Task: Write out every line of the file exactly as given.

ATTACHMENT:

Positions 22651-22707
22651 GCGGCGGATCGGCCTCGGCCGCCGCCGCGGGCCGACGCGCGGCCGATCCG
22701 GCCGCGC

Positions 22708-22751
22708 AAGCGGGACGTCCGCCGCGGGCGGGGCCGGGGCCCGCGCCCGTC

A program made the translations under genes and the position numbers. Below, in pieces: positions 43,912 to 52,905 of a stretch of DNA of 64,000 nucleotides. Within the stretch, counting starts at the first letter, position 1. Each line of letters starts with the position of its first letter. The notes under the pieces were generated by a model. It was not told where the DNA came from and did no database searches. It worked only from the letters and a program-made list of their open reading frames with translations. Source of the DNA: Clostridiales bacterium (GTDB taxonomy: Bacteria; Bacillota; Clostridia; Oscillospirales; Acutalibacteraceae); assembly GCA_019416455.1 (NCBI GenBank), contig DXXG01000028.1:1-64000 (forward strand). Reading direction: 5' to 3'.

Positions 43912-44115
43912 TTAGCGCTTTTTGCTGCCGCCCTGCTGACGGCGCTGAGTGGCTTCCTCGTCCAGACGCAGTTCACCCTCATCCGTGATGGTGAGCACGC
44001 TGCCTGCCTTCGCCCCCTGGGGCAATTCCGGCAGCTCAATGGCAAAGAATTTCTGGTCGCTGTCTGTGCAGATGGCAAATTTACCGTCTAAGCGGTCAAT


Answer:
Positions 22651-22707
22651 GCGGCGGATCGGCCTCGGCCGCCGCCGCGGGCCGACGCGCGGCCGATCCG
22701 GCCGCGC

Positions 22708-22751
22708 AAGCGGGACGTCCGCCGCGGGCGGGGCCGGGGCCCGCGCCCGTC

A program made the translations under genes and the position numbers. Below, in pieces: positions 43,912 to 52,905 of a stretch of DNA of 64,000 nucleotides. Within the stretch, counting starts at the first letter, position 1. Each line of letters starts with the position of its first letter. The notes under the pieces were generated by a model. It was not told where the DNA came from and did no database searches. It worked only from the letters and a program-made list of their open reading frames with translations. Source of the DNA: Clostridiales bacterium (GTDB taxonomy: Bacteria; Bacillota; Clostridia; Oscillospirales; Acutalibacteraceae); assembly GCA_019416455.1 (NCBI GenBank), contig DXXG01000028.1:1-64000 (forward strand). Reading direction: 5' to 3'.

Positions 43912-44115
43912 TTAGCGCTTTTTGCTGCCGCCCTGCTGACGGCGCTGAGTGGCTTCCTCGTCCAGACGCAGTTCACCCTCATCCGTGATGGTGAGCACGC
44001 TGCCTGCCTTCGCCCCCTGGGGCAATTCCGGCAGCTCAATGGCAAAGAATTTCTGGTCGCTGTCTGTGCAGATGGCAAATTTACCGTCTAAGCGGTCAAT